Home2017-2018Note-giving culture — our mental labels

Note-giving culture — our mental labels

By Ryleigh Norgrove
Features Editor

Willamette University, though fiercely and predominantly liberal, is structurally dependent on social normalities. We actively preach inclusivity and selflessness, yet in the social sphere, we rely heavily on exclusionary structures. In my mind, this irony hardly goes unnoticed.

Willamette, like the vast majority of institutions, subscribes to a prevalent “note-taking culture.” In class, we take notes to retain information and learn about new subjects. In the social sphere, we take notes on the behaviors of our peers. These notes, judgements and claims are passed from student to student, and thus your reputation is born. This is not an entirely new phenomenon. Our day-to-day observations have always defined how we interact with our surroundings, and Willamette’s small campus only amplifies its effects. Note-taking culture acts as a catalyst for exclusionary behavior.

Over my lifetime I have been an unfortunate casualty of this “note-taking” system. As a 5’2 freshman, I appear unassuming. Though many will tell you I am quite the opposite. It is not uncommon for me to be labeled as “insane” or “intense.” As an ambitious college student, it may be surprising that yes, I am passionate and driven. So here it is, a personal liberation from the note-taking culture intent upon defining my character. A written assertion in defense of firecrackers, flamethrowers and blazing women. As well as the systems that condemn us.

It’s interesting how we cherry-pick labels for each other. Subconsciously we determine someone isn’t “quite right”. This mentality isn’t exclusive to Willamette, it runs through everyone, from celebrities to religious leaders. This compulsion to ostracize others is pertanet in our entire society. There’s quite a bit of hypocrisy here, seeing as we reject others for who they are, but insist that others love and accept us the way we are. It stems from the commodified “perfectness” projected in the media. It relies on two extremes, the notion that any human being is faultless and virtuous individuals aren’t judgemental.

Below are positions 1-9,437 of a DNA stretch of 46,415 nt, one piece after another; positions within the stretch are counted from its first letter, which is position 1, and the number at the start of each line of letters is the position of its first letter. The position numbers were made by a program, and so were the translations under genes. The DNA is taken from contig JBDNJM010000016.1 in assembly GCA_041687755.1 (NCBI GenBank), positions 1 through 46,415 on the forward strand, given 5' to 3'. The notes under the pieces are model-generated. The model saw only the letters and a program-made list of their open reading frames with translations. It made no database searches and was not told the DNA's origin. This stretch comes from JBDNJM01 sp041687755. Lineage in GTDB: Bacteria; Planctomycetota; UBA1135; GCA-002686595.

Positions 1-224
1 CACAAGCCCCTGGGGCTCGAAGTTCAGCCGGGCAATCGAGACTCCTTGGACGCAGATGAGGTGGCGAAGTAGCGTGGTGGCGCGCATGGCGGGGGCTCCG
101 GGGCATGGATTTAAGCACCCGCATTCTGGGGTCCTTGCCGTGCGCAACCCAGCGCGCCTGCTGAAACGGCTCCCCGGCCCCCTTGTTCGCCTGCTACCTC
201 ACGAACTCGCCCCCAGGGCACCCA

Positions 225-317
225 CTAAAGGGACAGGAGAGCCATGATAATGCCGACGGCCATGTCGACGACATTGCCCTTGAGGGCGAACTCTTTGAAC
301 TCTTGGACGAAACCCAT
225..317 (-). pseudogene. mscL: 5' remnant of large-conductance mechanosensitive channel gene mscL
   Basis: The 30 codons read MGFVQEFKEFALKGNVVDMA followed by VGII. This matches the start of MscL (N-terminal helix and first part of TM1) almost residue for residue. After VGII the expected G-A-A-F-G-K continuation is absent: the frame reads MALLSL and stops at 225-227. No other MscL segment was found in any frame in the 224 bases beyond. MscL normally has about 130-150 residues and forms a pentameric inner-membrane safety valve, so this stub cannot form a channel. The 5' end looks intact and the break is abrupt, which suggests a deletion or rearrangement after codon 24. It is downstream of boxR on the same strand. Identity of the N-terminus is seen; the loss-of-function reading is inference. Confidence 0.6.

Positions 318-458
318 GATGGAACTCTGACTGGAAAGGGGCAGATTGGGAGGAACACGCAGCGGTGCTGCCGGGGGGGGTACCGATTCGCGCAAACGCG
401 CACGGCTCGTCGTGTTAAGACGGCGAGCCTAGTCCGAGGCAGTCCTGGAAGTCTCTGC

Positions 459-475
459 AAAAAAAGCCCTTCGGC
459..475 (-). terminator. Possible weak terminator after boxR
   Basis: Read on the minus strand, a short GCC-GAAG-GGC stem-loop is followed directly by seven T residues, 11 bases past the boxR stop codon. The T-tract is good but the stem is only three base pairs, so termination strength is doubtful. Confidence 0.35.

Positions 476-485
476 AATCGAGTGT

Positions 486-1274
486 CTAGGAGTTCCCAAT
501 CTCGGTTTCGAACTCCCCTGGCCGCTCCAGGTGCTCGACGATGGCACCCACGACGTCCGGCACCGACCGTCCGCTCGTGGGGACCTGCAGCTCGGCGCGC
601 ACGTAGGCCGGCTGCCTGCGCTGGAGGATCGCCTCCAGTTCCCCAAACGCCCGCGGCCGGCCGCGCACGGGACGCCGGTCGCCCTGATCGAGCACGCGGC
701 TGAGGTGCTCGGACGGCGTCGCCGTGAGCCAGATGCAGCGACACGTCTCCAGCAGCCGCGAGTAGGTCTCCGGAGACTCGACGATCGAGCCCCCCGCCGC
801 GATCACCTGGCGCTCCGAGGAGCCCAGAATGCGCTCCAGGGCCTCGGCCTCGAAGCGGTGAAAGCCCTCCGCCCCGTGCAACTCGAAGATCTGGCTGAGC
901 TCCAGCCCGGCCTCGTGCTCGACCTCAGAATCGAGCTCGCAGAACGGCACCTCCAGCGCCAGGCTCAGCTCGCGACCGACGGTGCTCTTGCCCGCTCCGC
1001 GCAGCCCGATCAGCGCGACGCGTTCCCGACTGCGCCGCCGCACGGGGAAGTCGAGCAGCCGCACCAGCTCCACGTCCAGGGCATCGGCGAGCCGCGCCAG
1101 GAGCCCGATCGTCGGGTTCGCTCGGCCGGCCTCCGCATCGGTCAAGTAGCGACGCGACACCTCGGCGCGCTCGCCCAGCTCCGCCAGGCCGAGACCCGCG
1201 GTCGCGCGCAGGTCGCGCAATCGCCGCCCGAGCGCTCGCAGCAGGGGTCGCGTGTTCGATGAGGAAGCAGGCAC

It is a well-known fact that environment affects a person’s thoughts and opinions. Our beliefs about racism, homophobia and sexism are taught. These “notes” of thought are passed on from generation to generation. To achieve a “true” inclusivity standard, we have to not only discard the “notes” passed on from others, but refrain from writing our own.

We can cope with our hypercritical society in two ways; the one we choose is closely aligned with the way we inherently view ourselves. We can seek to love ourselves more, and therefore not align our self-worth with others’ approval. A majority of us make the alternate choice: making others feel inferior by labeling them with inflammatory, cruel words, thereby creating even more resistance. In an effort to be seen as superior we drag others down, painting them as inferior.

It is because of this I am labeled “intense” or “insane.” By subscribing to a system that dooms us from the start, we become closed-minded to new people and experiences. Which is terribly ironic, seeing as Willamette and its students boast of acceptance and tolerance.

In our social sphere, doused in superiority/inferiority complexes, it is important to reflect upon our origin. Human beings emanated from one source (though you may debate its nature) and celebrate our similarities, not focus on perceived differences.



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